Running out of leads, Bucky and Steve both dive into Bucky’s past when he was The Winter Soldier. It’s an interesting moment and the show attempts to explore some commentary on how the US military treats its returning war heroes – the duo head to meet Isaiah Bradley, a war veteran with a grudge against Bucky. It’s a harrowing moment of reflection for Bucky as he’s forced to contend with another encounter with the past – a super soldier like himself who took his arm from him in Vietnam. Bucky didn’t mention it to Steve as he felt that Steve’s task was done – like with Sam, he too, is faced with his own burdens. The racist treatment of the US Government is everywhere, Falcon and the Winter Soldier is intent on making that clear, and Isaiah’ grudge about the government is justified.

One of the major problems this show has is not having its characters talk to each other about their problems and as a result, Sam is pretty annoyed at Bucky for keeping secrets. But then again, that’s part of who these characters are, and Bucky doesn’t trust easily. They get into a fight which leads for the police showing up, and after another case of awkward misunderstanding about who they are (with a racist cop not recognising Sam without the goggles), Bucky is quickly detained for not meeting his Government-mandated therapy session. Whilst there, Bucky and Sam get the chance to talk it over after Walker comes up to bail them out, earning applause and fanfare that for some reason Bucky and Sam don’t get despite doing much more than Walker has, and it’s clear that he’s the next big thing in town. On a side note: I wonder what the other Avengers have to say about this new Captain America, surely the surviving heroes on Earth would be as interested? There’s that problem that Bucky and Sam will have to address further down the line, too, especially if Walker turns out to be an antagonist rather than just a well-meaning but naïve soldier.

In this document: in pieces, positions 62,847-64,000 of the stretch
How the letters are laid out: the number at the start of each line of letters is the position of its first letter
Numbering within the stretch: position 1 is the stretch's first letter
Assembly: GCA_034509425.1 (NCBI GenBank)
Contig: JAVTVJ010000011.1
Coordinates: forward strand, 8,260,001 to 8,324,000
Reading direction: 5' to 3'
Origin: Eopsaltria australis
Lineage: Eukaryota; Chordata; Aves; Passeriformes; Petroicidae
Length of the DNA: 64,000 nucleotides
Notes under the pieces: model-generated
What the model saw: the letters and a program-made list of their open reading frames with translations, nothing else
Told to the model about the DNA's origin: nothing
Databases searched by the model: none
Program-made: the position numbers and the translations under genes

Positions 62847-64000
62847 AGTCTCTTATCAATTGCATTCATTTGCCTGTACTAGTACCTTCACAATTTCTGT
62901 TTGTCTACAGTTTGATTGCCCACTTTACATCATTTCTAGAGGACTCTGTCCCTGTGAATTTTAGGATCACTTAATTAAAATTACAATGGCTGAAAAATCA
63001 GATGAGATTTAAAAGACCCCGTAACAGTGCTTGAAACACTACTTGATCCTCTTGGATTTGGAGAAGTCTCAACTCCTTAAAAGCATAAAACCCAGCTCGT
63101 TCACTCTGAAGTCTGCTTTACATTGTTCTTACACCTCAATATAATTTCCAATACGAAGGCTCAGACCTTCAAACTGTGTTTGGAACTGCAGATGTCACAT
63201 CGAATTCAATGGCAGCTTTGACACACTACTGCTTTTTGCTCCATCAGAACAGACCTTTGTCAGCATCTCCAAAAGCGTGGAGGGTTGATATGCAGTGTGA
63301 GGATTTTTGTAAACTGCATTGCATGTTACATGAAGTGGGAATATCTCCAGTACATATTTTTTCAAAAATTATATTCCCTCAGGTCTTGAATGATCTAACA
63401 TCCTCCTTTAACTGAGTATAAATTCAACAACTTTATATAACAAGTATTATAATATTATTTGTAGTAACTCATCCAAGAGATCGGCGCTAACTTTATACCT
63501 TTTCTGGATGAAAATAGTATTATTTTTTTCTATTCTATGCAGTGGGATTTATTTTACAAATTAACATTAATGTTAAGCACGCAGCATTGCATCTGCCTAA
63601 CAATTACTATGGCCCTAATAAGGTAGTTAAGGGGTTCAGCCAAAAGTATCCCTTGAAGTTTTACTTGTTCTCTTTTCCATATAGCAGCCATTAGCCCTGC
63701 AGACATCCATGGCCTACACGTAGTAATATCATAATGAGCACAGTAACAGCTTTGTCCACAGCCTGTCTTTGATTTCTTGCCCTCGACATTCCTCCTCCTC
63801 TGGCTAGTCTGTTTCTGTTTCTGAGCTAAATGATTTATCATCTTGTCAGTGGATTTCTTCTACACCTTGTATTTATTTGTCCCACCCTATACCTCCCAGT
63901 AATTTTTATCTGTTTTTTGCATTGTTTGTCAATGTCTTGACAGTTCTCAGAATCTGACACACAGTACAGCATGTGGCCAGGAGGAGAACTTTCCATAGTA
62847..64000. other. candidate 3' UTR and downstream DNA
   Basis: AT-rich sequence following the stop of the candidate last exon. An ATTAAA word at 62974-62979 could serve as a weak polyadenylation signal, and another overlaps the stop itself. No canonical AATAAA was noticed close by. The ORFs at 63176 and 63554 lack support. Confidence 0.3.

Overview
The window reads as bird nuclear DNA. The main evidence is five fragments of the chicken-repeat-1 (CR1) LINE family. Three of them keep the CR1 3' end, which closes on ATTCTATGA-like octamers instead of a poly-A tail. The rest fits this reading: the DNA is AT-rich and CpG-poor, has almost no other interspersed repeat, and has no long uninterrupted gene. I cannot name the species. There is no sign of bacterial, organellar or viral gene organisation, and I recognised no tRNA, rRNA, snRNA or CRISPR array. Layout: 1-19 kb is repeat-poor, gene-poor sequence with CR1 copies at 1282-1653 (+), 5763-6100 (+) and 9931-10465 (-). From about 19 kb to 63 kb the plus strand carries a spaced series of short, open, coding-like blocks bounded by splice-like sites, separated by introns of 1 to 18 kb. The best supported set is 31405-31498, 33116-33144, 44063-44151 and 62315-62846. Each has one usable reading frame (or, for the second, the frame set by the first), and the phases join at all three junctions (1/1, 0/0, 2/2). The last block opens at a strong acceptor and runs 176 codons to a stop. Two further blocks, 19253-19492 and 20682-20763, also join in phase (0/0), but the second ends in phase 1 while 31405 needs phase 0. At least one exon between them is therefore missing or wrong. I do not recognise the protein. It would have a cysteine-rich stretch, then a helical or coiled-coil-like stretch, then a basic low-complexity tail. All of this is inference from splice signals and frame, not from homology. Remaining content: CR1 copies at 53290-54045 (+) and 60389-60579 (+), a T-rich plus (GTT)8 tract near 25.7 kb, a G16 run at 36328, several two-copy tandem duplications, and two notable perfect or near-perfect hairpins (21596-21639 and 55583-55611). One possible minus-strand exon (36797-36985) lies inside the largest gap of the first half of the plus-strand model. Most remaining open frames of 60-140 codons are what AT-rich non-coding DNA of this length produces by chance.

After agreeing to get along before going their separate ways when this mission is done, Bucky and Sam bail on Walker and Battlestar after a tense conversation and come up with a new objective: find Zemo. I knew that Zemo was going to show up in the series and I’m hoping that the show doesn’t waste the talented Daniel Brühl the same way that Captain America: Civil War did, but it’s that final scene that sums up the predictability of The Falcon and the Winter Soldier for me, you know almost exactly what’s going to go down in the next episode, and it’s not even the first time it’s happened in the Marvel universe (remember when Thor went to Loki in Thor: The Dark World)?

I’m ready to be proven wrong though, and I’m glad we’re getting more screentime out of one of the most underutilised actors in the MCU. Check out Good Bye, Lenin! & Rush for a taste of how good Brühl can be before next Friday’s episode and thank me later.

The Falcon and the Winter Soldier airs next Friday on Disney+.